We all have fears.
Abstract. Concrete. A fear is a fear.
Depending on the time and age, we cope with them in various ways. Sometimes healthy, oftentimes not. Whenever I was a child, probably around 5 or so, I refused to go outside unless my mom tied a scarf around my ears. I apparently developed the fear of bugs at a early age; I was so afraid that a bug would go in my ear and get stuck inside it! Therefore, cover my ears and the problem is solved.
If only the solutions were that easy, right?
Life is a difficult journey. I have the bad tendency to put pressure heavy enough to keep me awake all night. [Another reason for this blog.] I re-create scenarios in my head on how my responses will sound, or I will replay a scene I had with someone and what I wished I would have said instead.
From an outside perspective, I am a critical over-thinker and my worst critique. I tend to self-destruct and pull myself into a helpless state that can only be stabilized by the forceful shift of thought.
I know I was an angsty teenager that wrote [bad?] poetry; it was my outlet to release the pain I dealt with. Looking back, I smile and reminisce on my old writings. I still like them, I’d probably edit them, but maybe I’ll share what I wrote in my teenaged years, have a small laugh with how I mainly wrote in quatrains that contained all rhyme. It is nice to reflect on my older writings compared to my writing style now. One thing hadn’t changed though: my capitalization!
Present day me is a little less angsty now, or tries to be, but there are still fears that I am learning how to overcome each time I encounter them.
My fears stem from an immense worry of inadequacy. I stress over being enough for everyone that I love. Am I the type of daughter my parents hope I am? Am I doing all I can to be the sister my siblings need? What do I need to do to become a better friend or wife, to measure up with my loved ones?
No one is testing me, so sometimes these seem like irrational fears. I create a concern larger than the initial state, but we all do that sometimes. I am the only person standing in my own way.
I stress on being enough for my future career. The problem is, I spend more time worrying than changing the outcome. This is most definitely not a healthy way to handle a challenge in life; stress will cause me to retrogress steps back, not progress.
I know how terrible it is to tear myself apart, yet I constantly do. I’d like to think it’s because if I tear myself down more than any other person gets to, then it would not affect me since it’s not something I’ve already cruelly said to myself. That’s how I rationalize the criticism toward myself.
How do I change this?
I know praying is always a solution, but I also find solace in songs that I happen to stumble upon. Those are ones I need the most because they hit directly in my heart. Sure, I’ll play the sad songs that would remind me of someone or some experience, but I was able to write during these times– weird, right? It’s as if I couldn’t stop writing new ideas; I indulged in this state as a way to make a breakthrough with what I have written.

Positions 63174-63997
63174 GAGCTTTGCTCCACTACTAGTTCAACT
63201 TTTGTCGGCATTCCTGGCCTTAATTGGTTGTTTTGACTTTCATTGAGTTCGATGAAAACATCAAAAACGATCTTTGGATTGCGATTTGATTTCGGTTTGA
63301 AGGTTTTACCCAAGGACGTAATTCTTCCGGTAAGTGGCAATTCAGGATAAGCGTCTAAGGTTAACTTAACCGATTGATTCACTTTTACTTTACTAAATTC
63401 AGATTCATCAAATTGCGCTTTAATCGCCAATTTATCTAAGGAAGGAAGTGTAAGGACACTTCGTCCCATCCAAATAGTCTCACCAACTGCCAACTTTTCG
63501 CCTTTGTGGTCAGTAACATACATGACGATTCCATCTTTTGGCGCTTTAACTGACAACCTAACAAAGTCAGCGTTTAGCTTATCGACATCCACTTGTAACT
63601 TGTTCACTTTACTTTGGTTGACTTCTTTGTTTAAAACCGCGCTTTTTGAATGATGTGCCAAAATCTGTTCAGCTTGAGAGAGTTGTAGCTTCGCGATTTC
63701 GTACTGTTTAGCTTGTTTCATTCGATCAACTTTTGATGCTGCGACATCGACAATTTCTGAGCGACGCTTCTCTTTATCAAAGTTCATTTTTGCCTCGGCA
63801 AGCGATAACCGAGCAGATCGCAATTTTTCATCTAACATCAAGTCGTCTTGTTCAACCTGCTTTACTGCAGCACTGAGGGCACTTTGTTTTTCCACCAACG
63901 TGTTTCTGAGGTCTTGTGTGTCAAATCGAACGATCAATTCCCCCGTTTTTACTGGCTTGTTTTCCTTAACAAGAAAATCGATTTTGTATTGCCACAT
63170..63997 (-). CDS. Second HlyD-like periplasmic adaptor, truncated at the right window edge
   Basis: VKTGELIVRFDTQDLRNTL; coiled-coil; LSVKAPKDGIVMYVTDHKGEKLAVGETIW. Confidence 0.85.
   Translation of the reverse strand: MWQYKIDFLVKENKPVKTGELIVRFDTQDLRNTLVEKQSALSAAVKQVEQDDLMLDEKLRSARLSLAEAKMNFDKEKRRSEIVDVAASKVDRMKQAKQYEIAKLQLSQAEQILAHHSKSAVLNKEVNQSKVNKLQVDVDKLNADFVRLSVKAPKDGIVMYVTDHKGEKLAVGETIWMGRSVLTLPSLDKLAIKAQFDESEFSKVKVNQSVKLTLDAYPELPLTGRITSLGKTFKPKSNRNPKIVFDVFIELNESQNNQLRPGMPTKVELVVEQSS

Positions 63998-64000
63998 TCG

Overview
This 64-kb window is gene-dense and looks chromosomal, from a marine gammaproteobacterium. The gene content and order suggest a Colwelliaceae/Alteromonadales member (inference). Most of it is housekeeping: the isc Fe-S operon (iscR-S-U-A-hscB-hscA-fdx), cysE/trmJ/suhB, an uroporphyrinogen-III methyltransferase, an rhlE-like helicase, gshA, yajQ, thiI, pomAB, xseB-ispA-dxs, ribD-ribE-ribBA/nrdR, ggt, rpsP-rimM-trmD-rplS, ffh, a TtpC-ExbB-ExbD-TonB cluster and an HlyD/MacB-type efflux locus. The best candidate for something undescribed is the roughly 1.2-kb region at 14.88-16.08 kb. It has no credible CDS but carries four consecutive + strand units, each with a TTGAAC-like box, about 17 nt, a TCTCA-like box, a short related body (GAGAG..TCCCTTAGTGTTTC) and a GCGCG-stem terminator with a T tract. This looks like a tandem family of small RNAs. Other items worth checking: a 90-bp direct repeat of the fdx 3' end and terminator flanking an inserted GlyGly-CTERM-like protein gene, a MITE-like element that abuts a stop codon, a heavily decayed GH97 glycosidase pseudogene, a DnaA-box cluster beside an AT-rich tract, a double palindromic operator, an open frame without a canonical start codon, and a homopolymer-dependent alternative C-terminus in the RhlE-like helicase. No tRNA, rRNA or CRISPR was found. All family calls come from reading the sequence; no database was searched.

After I manage to push through the waterworks that I am mostly known to produce, I seek advice and comfort in my sister, someone that I trust wholeheartedly. She always comforts me and lets me talk out my current situation before she states her gentle input.
What scares me the most is the future. Will I be successful? Will I be the person I hope to be, years from now? Will this relationship be the one to overcome all the worldly events? So many questions, yet I cannot predict them. Worrying and overthinking will not give me, or anyone else, clarity about my future.
I’ve kept this quote saved in my notes for years:
“I’ve had a lot of worries in my life, most of which never happened.” Mark Twain
It’s crazy how that’s exactly what happens for me most of the time. I tend to build up this crazy, intense scenario in my head, but it never amounts to what I imagine. I’m slowly realizing that instead of worrying and not getting anything done, this should motivate me to be proactive and take better initiative in order to push past my unnecessary stress and put myself in a better place in this life.
It’s okay to fear, to an extent. Fear is the lesson, another obstacle that later becomes a milestone of an accomplishment. There’s always going to be a new fear that helps us improve as a person.
There are points where fears pass and another chapter begins. I’ll be at peace knowing my loved ones are happy with who I am, I just have to assure myself.
I am enough. You are enough.